Banerjee and Wilkins, JJ.
1. This is a rule calling upon the Magistrate of the district to show cause why the order complained of in this case should not be set aside upon the ground that the Magistrate who made it had no authority to investigate the matter and to make the conditional order passed by the Sub-Divisional Officer absolute.
2. The order complained of is one passed by a second class Magistrate under Section 137 of the Code of Criminal Procedure, making absolute an order under Section 133 passed by the Sub-Divisional Officer for the removal of certain obstructions caused by the petitioners in a place which was alleged to be a public thoroughfare.
3. The grounds upon which we are asked by the learned Vakil for the petitioner to set aside the order are: first, that the Magistrate who made the conditional order absolute under Section 137 of the Code of Criminal Procedure had no authority to do so as he was a Magistrate with second class powers; and, secondly, that he had no authority to make the conditional order absolute in this case as there was here a bona fide claim of private right raised by the petitioners as regards the land in dispute.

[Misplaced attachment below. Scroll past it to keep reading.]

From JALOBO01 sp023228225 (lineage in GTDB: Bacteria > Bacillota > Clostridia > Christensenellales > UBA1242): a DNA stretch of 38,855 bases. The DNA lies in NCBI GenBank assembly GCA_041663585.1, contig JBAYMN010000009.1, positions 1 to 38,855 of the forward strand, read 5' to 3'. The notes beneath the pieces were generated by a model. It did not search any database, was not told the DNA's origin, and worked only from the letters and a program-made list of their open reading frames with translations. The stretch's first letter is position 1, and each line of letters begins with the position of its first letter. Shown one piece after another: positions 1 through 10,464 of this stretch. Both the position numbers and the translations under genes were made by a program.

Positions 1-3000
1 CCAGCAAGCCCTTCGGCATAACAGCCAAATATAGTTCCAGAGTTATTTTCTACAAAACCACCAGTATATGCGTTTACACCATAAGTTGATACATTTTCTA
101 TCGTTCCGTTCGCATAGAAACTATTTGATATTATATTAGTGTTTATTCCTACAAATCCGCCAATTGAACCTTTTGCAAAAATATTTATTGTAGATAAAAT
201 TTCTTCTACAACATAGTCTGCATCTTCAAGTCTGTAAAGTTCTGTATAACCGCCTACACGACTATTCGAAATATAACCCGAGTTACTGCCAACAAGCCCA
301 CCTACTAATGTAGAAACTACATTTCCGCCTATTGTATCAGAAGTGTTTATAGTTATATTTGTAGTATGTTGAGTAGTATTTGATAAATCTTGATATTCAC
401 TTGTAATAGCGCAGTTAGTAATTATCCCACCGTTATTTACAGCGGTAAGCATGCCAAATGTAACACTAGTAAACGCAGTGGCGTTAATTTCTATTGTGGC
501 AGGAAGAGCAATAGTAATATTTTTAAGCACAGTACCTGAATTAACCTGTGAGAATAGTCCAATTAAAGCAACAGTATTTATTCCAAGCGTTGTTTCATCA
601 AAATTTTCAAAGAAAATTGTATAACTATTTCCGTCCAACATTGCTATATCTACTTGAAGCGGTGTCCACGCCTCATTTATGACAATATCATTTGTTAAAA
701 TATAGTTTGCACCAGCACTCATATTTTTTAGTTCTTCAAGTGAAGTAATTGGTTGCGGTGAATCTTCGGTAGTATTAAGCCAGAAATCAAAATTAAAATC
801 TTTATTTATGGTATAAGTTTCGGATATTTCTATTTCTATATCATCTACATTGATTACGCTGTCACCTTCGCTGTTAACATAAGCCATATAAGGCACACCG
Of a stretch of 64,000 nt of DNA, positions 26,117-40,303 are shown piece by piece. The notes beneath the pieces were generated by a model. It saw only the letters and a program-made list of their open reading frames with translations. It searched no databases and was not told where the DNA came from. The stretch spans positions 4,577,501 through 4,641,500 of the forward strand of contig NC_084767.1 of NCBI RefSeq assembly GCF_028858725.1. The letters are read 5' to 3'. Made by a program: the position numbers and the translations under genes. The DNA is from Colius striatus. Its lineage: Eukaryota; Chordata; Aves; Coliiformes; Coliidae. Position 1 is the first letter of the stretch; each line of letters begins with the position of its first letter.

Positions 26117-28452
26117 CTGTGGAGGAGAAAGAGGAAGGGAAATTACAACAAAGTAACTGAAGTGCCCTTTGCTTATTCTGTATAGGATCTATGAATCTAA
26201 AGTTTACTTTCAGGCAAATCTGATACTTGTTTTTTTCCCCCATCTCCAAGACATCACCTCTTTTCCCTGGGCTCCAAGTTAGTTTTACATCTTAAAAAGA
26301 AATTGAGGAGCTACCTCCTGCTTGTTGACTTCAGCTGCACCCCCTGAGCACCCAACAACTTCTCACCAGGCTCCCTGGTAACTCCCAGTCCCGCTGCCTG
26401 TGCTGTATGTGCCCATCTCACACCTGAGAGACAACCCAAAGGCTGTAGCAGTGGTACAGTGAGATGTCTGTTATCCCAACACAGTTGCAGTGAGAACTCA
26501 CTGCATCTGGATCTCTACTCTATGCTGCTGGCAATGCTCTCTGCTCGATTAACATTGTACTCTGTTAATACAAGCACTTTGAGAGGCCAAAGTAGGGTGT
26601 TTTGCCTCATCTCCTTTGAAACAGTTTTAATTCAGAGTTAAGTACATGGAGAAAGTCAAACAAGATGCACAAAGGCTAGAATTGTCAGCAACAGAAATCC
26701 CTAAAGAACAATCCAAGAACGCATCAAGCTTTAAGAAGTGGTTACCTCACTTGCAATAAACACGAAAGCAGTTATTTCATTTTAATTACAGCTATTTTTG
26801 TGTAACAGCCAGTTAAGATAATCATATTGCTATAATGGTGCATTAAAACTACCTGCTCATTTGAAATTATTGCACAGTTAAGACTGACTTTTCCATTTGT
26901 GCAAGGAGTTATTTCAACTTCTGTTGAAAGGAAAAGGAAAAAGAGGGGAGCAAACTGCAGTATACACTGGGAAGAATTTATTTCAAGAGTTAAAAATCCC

4. As to the first ground, the penultimate paragraph of Section 133 of the Code distinctly provides that the Magistrate who makes the order under the section may direct the person against whom it is issued ' to appear before himself or some other Magistrate of the first or second class at a time and place to be fixed by the order, and move to have the order set aside or modified in manner hereinafter provided.' The section itself, therefore, clearly authorizes a second class Magistrate to hear the objections of the party against whom an order under the section is made. It is quite true that clause (b) of Section 135 provides that, where a party against whom an order under Section 133 is issued applies for the appointment of a jury to try whether the order is reasonable and proper, such application is to be nude to the Magistrate by whom the order under Section 133 was passad; but the express mention of ''the Magistrate by whom it' (i.e., the order) ' was made ' in clause (b) itself goes to show that it is only when the party against whom the order is issued wants to avail himself of the alternative of having a jury appointed that his application must be made to the Magistrate by whom the original order was issued. Section 137, however, under which the order now complained against was made, does not require that the Magistrate who is to bear the objections and take evidence must be the Magistrate by whom the original order was made, but simply provides that if the party against whom the order is made appears and shows cause against the order, ' the Magistrate shall take evidence in the matter. ' That, in our opinion, evidently means the Magistrate to whom the proceedings may be referred under the penultimate paragraph of Section 133; and, as that section distinctly provides that the case may be referred to a Magistrate of the second class, we think the mere fart of the Magistrate who made the order under Section 137 being a second class Magistrate, does not show that he had no authority to make the older complained against. We may add that this view is in accordance with the decision of the Madras High Court in the case of In re Narasimha, (1886) I.L.R. 9 Mad. 201.